Thursday, April 19, 2018
Bars & Spirits

Alabama, Mississippi enter an era of craft beer enlightenment

At the beginning of this month, brewing beer in your kitchen was as illegal as producing bathtub gin if you happened to live in Alabama. In early March, the same could be said for your neighbors next door in Mississippi.

But in March, a bill to legalize home brewing passed in Mississippi, and Alabama followed suit last week, making home brew legal in all 50 states.

You may be surprised to learn that brewing your own beer was previously illegal anywhere in the country. It's a fairly innocuous hobby; soaking grains in hot water to make them sugary, boiling the resulting liquid in some water with flowers, then adding yeast to the solution hardly seems like felony material. George Washington, Thomas Jefferson, Ben Franklin and — of course — Samuel Adams were all home brewers, as were many Americans in Colonial times.

Blame Prohibition. The ban on brewing beer at home was one of the longest lasting relics from that ill-conceived attempt at making Americans stop having fun. Most states started allowing folks to whip up their own beer back in the late '70s, when home brewing became legal again under federal law, but it took a while for everyone to catch on. Utah and Oklahoma have only come on board within the past four years, and now, Alabama and Mississippi residents are free to fire up their brew kettles at will.

Well, almost. Federal law already restricts the amount of beer that one can brew at home — 100 gallons per year for individual adults, or 200 gallons per household. It sounds like a lot, but with friends constantly refilling pints of your house pale ale, it can go quickly. In Alabama, the situation is severe; brewers are limited to 15 gallons every three months, putting a cap on output at 60 gallons per year. For most home brewers who produce 5-gallon batches, that's only one brew a month.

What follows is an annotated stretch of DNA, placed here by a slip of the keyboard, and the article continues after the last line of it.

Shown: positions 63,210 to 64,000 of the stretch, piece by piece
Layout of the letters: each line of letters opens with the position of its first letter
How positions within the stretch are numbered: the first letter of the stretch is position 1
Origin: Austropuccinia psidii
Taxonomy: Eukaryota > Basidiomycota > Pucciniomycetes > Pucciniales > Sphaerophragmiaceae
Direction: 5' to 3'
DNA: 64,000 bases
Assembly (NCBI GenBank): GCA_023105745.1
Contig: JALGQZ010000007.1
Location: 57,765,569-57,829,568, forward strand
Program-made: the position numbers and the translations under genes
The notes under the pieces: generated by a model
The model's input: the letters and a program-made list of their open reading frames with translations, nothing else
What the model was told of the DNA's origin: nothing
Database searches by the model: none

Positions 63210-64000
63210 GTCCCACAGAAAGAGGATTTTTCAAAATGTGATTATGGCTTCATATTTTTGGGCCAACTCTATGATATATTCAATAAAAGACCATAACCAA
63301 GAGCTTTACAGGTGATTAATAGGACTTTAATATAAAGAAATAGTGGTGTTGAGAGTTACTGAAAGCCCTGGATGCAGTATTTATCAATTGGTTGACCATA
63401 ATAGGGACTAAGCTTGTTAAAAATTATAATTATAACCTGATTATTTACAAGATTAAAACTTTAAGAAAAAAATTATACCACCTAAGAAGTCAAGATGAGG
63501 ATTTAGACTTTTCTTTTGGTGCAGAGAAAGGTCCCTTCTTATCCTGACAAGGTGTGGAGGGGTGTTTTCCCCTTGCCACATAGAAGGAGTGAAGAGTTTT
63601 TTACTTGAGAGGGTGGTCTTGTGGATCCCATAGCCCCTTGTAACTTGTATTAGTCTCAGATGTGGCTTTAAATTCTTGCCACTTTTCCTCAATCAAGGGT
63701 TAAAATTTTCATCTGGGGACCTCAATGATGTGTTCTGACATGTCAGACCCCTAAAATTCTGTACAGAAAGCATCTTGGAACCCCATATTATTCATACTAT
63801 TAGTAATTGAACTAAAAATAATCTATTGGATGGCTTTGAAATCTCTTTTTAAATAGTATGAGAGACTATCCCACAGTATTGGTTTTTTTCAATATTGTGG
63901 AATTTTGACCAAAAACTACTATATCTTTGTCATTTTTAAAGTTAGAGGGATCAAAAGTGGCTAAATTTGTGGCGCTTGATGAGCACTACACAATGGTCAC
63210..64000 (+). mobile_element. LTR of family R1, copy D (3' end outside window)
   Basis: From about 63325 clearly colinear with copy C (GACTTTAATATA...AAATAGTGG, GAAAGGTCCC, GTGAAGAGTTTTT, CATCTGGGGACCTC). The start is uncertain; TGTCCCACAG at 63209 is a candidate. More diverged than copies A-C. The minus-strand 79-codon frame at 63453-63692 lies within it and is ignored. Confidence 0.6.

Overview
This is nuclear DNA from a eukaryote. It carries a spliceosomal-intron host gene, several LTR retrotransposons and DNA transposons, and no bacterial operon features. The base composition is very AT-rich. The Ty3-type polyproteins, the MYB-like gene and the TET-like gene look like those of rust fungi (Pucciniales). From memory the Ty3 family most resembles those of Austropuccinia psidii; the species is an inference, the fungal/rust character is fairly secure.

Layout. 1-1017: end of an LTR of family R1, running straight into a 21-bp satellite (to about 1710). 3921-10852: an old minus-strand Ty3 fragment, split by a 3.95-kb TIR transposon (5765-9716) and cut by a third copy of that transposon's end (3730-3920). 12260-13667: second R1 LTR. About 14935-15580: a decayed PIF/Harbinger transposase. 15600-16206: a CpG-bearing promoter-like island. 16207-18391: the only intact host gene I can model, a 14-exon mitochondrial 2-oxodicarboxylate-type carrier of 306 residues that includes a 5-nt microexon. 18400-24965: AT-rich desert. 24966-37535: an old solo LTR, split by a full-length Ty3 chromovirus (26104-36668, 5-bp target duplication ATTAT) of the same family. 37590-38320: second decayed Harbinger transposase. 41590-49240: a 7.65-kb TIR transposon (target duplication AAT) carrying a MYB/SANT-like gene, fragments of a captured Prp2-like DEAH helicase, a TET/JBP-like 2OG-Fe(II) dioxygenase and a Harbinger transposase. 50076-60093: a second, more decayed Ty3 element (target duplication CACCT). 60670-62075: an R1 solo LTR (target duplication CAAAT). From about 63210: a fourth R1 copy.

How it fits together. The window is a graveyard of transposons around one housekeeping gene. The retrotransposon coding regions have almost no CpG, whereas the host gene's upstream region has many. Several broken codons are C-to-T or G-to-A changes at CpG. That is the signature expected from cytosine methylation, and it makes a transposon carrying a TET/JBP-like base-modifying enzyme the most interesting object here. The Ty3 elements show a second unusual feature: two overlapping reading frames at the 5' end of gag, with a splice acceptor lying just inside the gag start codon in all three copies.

Considering that state employees in Alabama were actively raiding shops that sold home-brewing equipment as recently as last year, 60 gallons is still a major victory. Even with heavy restrictions in place in Alabama, the fact that residents of all 50 states can finally brew legally is a big deal, and it indirectly shows that beer's reputation is cleaning up nicely.

It's not unreasonable to point to craft beer's continued rise in popularity as the reason for this evolution. Beer is shedding its image as a lowbrow, crude product, desirable solely for its drunkenness-inducing properties, and it's most certainly due to the fact that the average citizen is developing a taste for double IPAs and barrel-aged saisons. The legalization of home brewing in Mississippi and Alabama is as much a PR victory for beer in general as it is a boon to the estimated 7,000 home brewers in those states.